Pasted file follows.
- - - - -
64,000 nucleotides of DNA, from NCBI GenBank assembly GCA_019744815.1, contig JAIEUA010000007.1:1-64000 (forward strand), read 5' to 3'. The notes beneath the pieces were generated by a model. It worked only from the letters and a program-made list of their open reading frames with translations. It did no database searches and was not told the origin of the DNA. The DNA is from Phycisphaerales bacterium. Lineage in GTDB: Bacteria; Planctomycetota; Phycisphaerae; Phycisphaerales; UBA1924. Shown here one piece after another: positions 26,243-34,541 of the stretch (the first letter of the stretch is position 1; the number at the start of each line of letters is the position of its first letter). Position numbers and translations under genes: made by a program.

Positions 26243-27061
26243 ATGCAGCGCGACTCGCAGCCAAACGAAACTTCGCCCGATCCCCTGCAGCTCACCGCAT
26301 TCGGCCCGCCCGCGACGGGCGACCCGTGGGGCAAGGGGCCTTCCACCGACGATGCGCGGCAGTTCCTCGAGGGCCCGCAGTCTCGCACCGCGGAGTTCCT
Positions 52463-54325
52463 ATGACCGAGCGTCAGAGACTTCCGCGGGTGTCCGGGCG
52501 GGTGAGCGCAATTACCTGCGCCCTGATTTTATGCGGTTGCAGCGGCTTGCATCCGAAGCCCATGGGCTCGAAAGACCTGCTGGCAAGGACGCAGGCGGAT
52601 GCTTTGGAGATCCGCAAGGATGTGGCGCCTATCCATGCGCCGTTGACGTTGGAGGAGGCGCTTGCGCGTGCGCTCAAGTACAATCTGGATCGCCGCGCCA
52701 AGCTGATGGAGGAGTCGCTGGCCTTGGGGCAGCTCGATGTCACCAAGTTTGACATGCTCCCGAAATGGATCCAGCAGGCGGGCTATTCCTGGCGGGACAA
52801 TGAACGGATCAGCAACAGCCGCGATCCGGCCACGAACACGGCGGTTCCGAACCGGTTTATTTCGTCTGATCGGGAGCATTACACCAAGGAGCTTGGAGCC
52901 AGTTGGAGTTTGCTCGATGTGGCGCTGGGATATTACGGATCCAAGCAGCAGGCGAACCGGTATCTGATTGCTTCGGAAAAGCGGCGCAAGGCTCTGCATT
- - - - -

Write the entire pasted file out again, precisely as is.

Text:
64,000 nucleotides of DNA, from NCBI GenBank assembly GCA_019744815.1, contig JAIEUA010000007.1:1-64000 (forward strand), read 5' to 3'. The notes beneath the pieces were generated by a model. It worked only from the letters and a program-made list of their open reading frames with translations. It did no database searches and was not told the origin of the DNA. The DNA is from Phycisphaerales bacterium. Lineage in GTDB: Bacteria; Planctomycetota; Phycisphaerae; Phycisphaerales; UBA1924. Shown here one piece after another: positions 26,243-34,541 of the stretch (the first letter of the stretch is position 1; the number at the start of each line of letters is the position of its first letter). Position numbers and translations under genes: made by a program.

Positions 26243-27061
26243 ATGCAGCGCGACTCGCAGCCAAACGAAACTTCGCCCGATCCCCTGCAGCTCACCGCAT
26301 TCGGCCCGCCCGCGACGGGCGACCCGTGGGGCAAGGGGCCTTCCACCGACGATGCGCGGCAGTTCCTCGAGGGCCCGCAGTCTCGCACCGCGGAGTTCCT
Positions 52463-54325
52463 ATGACCGAGCGTCAGAGACTTCCGCGGGTGTCCGGGCG
52501 GGTGAGCGCAATTACCTGCGCCCTGATTTTATGCGGTTGCAGCGGCTTGCATCCGAAGCCCATGGGCTCGAAAGACCTGCTGGCAAGGACGCAGGCGGAT
52601 GCTTTGGAGATCCGCAAGGATGTGGCGCCTATCCATGCGCCGTTGACGTTGGAGGAGGCGCTTGCGCGTGCGCTCAAGTACAATCTGGATCGCCGCGCCA
52701 AGCTGATGGAGGAGTCGCTGGCCTTGGGGCAGCTCGATGTCACCAAGTTTGACATGCTCCCGAAATGGATCCAGCAGGCGGGCTATTCCTGGCGGGACAA
52801 TGAACGGATCAGCAACAGCCGCGATCCGGCCACGAACACGGCGGTTCCGAACCGGTTTATTTCGTCTGATCGGGAGCATTACACCAAGGAGCTTGGAGCC
52901 AGTTGGAGTTTGCTCGATGTGGCGCTGGGATATTACGGATCCAAGCAGCAGGCGAACCGGTATCTGATTGCTTCGGAAAAGCGGCGCAAGGCTCTGCATT